China's central bank not to loosen control on loans


Updated Fri, 09 Jul 2004 00:00:00 GMT

China's central bank will not loosen control over loan extension despite complaints from local businesses about cash flow problems, according to Governor Zhou Xiaochuan of the People's Bank of China.

"We will not slacken restrictions on loan extension, though commercial banks have reported a slightly smaller number of non-performing loans," Zhou said at the China International Conference in Finance 2004 held in the eastern commercial hub Shanghai.

The three-day meeting is sponsored by the Chinese finance studies institute of the Beijing-based Qinghua University, Sloan School of Business of the US Massachusetts Institute of Technology, and the Shanghai-based China-Europe International Business School.

Zhou said although many small and medium-sized businesses complain of difficulties in getting bank loans for operating funds, loans granted by commercial banks for that purpose already accounted for 70 percent of the country's gross domestic product.

"Compared with many other countries, the ratio of our bank loans for enterprises' operating funds is quite high, even in the rural areas -- still a fledgling market for bank lending services," he added.

Chinese companies, including the best-performing ones, should not underestimate loan risks, nor should they take it for granted that banks would provide them with circulating funds only because their products sell well, Zhou warned. "Such belief is probably the last legacy left by the former planned economy," he added.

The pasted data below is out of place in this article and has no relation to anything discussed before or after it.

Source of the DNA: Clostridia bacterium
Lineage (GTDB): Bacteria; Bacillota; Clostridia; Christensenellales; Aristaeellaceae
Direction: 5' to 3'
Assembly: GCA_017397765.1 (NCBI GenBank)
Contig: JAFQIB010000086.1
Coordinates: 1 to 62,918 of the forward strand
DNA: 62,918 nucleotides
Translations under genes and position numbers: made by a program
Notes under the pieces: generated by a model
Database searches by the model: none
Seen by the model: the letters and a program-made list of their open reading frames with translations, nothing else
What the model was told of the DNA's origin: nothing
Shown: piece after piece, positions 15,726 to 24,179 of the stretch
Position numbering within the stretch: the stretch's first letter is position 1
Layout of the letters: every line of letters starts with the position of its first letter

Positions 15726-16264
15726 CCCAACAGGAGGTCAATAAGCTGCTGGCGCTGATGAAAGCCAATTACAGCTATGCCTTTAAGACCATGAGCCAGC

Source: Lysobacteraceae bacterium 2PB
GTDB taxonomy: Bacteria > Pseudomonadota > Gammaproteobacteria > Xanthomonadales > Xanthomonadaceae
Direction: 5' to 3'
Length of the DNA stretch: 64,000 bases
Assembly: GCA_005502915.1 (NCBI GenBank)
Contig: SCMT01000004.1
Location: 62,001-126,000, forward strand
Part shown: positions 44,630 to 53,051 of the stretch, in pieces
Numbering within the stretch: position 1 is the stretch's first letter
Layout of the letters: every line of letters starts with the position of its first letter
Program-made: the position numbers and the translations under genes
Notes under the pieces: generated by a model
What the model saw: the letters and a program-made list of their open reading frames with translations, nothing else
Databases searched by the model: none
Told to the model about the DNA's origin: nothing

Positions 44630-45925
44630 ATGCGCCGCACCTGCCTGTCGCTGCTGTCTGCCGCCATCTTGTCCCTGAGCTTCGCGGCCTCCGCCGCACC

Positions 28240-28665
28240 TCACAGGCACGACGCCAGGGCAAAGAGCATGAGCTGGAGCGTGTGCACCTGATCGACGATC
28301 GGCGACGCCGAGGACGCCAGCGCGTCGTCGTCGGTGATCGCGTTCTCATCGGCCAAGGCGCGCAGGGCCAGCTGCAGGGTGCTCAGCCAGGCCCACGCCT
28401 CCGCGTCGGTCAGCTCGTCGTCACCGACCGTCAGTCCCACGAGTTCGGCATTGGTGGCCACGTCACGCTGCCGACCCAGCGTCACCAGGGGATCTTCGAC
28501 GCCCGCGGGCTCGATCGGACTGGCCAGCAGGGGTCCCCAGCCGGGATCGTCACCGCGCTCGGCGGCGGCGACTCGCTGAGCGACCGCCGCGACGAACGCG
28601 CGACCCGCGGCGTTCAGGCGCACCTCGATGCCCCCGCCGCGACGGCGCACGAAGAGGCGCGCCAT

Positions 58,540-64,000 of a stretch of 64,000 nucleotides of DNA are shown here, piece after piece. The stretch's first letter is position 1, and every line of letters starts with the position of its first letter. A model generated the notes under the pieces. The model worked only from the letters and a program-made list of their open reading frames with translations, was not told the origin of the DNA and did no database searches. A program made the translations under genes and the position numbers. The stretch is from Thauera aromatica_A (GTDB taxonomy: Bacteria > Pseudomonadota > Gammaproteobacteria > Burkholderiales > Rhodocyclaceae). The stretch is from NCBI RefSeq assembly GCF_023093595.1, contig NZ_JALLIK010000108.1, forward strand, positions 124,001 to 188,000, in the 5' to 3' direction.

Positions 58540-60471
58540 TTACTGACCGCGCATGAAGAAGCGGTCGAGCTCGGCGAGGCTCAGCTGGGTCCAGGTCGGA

According to the central bank governor, only 17.22 percent of all the new short-term circulating fund loans extended in 2003 went to state-owned enterprises (SOE).

By the end of 2003, loans extended to SOEs as short-term operating funds accounted for 35.72 percent of incremented bank loans. The figure dropped to 34.11 percent by the first quarter this year.

"The percentage is quite close to the SOEs' 30 percent contribution to the country's gross domestic product," said Zhou.

The People's Bank of China said in a recent report that banks doled out a combined 113.2 billion yuan (13.6 billion US dollars) in Renminbi-denominated loans in May this year, less than half of the figure for a year earlier.

This was largely attributed to the decrease of short-term loans-- which should be serviced in less than one year -- and bill business, while loans of longer terms maintained high growth, said Deputy Governor Sheng Songcheng of the central bank's Shanghai branch, pointing out that enterprises would thus lack funds in hand for daily operation.

In response to the country's macro-economic adjustments, commercial banks have been ordered to pull back on loans extending to overheated sectors including iron and steel, aluminum, cement, real estate and automobile which are largely backed by bank lending.

The central bank had ordered commercial banks to set aside more deposits as reserves in the central bank three times in a row since last September, freezing hundreds of billions of yuan that could otherwise be used for lending.

New yuan loans should be confined to 2.6 trillion yuan (313.3 billion dollars) this year, according to the central bank.